Sophie Bashford |

Is your team high-risk or high-performing?

High-performing teams often have six key characteristics which may contribute to your crew’s performance on the water. Sophie Bashford, British Rowing’s Senior Performance Psychologist, explains more below

In the following article, Sophie talks us through the underpinnings of a successful team. What Sophie perceives to contribute to team effectiveness is a combination of what she has learnt from a theoretical knowledge base, applied practice and contextual learnings. So if your team or crew is looking to perform to its best on the water then hopefully this will be a valuable read.

The function of effective and ineffective teams or ‘high-performing teams’ has long been a researched topic within the sporting world and extends towards and beyond business, military, healthcare, and many other performance settings. There is a widespread interest in understanding what makes a unique set of individuals effective when they come together to work towards achieving collective excellence as one team. This curiosity has grown from the knowledge and respect that effective high-performing teams are not simply a result of bringing together a set of successful and talented individuals and hoping they collaborate well.

High-performance teams are often described as a collective group of individuals with specific roles, matching their unique talents and skills, who are committed and aligned towards a common purpose, with focus. They innovate and collaborate to produce superior results whilst successfully navigating challenge together (Robin, 2015).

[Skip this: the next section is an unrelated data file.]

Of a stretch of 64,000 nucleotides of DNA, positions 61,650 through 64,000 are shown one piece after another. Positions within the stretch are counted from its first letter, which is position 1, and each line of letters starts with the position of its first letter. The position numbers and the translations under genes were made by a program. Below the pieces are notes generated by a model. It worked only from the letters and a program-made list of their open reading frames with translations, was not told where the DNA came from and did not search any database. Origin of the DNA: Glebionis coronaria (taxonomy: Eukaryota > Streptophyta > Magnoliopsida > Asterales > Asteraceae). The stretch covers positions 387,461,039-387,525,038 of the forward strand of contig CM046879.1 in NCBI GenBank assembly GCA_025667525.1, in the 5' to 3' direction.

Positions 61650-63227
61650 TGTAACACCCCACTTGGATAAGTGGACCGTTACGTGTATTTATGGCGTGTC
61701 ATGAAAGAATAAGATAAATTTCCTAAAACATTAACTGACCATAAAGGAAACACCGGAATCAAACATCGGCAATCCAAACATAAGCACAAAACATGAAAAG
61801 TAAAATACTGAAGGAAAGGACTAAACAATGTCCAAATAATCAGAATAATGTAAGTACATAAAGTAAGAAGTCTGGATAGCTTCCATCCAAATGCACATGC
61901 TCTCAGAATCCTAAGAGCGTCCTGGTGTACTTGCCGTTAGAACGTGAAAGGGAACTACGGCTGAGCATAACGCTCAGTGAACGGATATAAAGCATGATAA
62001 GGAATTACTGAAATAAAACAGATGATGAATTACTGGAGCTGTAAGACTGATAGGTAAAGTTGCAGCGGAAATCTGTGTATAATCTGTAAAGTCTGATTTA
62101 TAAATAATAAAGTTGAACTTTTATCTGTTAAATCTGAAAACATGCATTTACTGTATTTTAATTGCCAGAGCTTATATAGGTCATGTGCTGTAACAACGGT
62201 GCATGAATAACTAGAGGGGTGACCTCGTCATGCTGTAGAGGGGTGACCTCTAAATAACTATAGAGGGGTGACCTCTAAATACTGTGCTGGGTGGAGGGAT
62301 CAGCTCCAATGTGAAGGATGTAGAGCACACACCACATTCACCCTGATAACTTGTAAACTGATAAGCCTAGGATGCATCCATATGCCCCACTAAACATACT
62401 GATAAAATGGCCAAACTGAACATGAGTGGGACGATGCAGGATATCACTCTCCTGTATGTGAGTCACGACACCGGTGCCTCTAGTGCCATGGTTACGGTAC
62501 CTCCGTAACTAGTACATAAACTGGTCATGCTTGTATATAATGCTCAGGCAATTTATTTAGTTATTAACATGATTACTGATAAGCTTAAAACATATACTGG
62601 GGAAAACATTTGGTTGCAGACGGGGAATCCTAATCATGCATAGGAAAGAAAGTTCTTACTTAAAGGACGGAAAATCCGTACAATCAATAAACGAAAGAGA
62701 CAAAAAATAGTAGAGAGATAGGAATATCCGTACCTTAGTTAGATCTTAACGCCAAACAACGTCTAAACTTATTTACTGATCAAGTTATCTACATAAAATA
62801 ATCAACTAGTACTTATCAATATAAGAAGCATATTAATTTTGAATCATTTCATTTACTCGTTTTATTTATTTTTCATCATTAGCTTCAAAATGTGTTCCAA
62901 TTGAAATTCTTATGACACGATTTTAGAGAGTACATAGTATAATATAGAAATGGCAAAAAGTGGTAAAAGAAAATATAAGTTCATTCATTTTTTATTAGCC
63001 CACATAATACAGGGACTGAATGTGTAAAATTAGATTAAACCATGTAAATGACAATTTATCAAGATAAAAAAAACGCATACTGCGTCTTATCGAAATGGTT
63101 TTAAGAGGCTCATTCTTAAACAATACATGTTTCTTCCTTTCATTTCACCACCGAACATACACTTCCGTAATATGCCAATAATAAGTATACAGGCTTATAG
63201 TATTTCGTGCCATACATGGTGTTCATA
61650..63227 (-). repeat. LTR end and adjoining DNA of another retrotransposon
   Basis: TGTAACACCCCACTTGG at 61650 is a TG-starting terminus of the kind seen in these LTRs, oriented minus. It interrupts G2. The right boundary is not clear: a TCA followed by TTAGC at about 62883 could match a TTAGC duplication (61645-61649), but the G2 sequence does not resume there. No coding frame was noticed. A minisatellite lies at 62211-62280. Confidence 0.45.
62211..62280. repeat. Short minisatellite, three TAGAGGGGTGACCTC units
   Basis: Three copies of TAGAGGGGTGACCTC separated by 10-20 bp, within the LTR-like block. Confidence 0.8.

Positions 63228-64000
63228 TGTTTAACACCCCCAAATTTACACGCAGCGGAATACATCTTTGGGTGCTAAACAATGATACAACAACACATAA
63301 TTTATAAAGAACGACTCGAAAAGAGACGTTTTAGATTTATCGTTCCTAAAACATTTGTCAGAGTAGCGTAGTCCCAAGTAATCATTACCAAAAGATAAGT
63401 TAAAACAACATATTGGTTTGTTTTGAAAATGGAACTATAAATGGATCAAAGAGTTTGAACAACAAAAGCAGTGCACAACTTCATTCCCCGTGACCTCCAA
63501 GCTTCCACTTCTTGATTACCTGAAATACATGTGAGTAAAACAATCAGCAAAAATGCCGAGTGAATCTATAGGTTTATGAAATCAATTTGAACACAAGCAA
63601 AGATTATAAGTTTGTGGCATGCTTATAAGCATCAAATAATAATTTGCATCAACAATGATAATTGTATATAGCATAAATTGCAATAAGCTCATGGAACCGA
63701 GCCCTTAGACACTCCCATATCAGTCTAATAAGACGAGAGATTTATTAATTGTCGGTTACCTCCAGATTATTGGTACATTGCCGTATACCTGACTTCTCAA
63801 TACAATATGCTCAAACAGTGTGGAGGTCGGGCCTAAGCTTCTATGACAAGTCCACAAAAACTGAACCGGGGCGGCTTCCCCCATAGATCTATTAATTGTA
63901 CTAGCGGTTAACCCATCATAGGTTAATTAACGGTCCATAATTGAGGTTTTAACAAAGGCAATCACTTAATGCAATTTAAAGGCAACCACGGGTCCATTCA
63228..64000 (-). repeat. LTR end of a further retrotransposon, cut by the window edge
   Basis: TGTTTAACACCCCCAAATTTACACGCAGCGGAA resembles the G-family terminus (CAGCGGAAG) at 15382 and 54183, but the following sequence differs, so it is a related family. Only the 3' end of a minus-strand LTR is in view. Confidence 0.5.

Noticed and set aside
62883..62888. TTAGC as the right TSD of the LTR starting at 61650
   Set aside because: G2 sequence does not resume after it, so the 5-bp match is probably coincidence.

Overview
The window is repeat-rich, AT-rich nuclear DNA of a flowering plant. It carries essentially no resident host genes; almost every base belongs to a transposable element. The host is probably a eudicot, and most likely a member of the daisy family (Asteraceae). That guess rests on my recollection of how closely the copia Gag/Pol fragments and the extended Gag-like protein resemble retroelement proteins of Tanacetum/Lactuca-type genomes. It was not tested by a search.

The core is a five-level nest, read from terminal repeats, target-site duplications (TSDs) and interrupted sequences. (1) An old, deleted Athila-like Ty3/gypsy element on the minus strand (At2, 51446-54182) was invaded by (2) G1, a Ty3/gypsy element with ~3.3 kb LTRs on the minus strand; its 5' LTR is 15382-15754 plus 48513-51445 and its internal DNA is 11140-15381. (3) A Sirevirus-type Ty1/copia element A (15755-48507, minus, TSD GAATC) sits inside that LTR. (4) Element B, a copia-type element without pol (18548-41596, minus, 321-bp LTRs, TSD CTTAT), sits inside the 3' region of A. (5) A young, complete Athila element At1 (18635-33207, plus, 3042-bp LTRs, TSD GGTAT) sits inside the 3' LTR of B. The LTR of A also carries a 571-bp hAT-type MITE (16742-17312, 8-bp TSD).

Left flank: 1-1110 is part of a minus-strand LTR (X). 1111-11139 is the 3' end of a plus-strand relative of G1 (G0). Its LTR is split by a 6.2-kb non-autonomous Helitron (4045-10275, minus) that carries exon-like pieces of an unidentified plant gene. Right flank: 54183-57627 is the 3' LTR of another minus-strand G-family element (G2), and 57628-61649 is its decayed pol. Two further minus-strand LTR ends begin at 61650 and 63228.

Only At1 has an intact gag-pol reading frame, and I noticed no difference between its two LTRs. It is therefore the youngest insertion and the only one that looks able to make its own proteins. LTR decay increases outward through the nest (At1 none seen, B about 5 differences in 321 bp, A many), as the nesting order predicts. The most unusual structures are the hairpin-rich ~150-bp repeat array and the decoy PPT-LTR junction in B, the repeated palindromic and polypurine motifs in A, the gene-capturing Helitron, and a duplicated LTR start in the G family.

In my own work in elite sport, I have seen the following characteristics of high-risk and high-performing teams:

High-risk teamsHigh-performing teams
Unable to effectively manage conflict and avoid challenging environmentsAccepting of mistakes, losses and consequences with a learning and future thinking attitude.
Inability to challenge self, others, or the shared visionSupportive of those around them with accountability of their own actions and the actions of others.
Become individualistic or too focused on others with an inability to see their own flaws or failuresAre willing and able to show vulnerability, opening up to their own mistakes and failures with honesty and commitment.
Become defensive and attribute blame with judgement and negative body language.Are self-aware, reflective and able to take a non-judgemental approach to understanding and future solutions.
Breakdowns in communication (with too much or too little), leading with assumptions and emotion.Remain composed in critical moments and can communicate calmly with a healthy distance from their emotions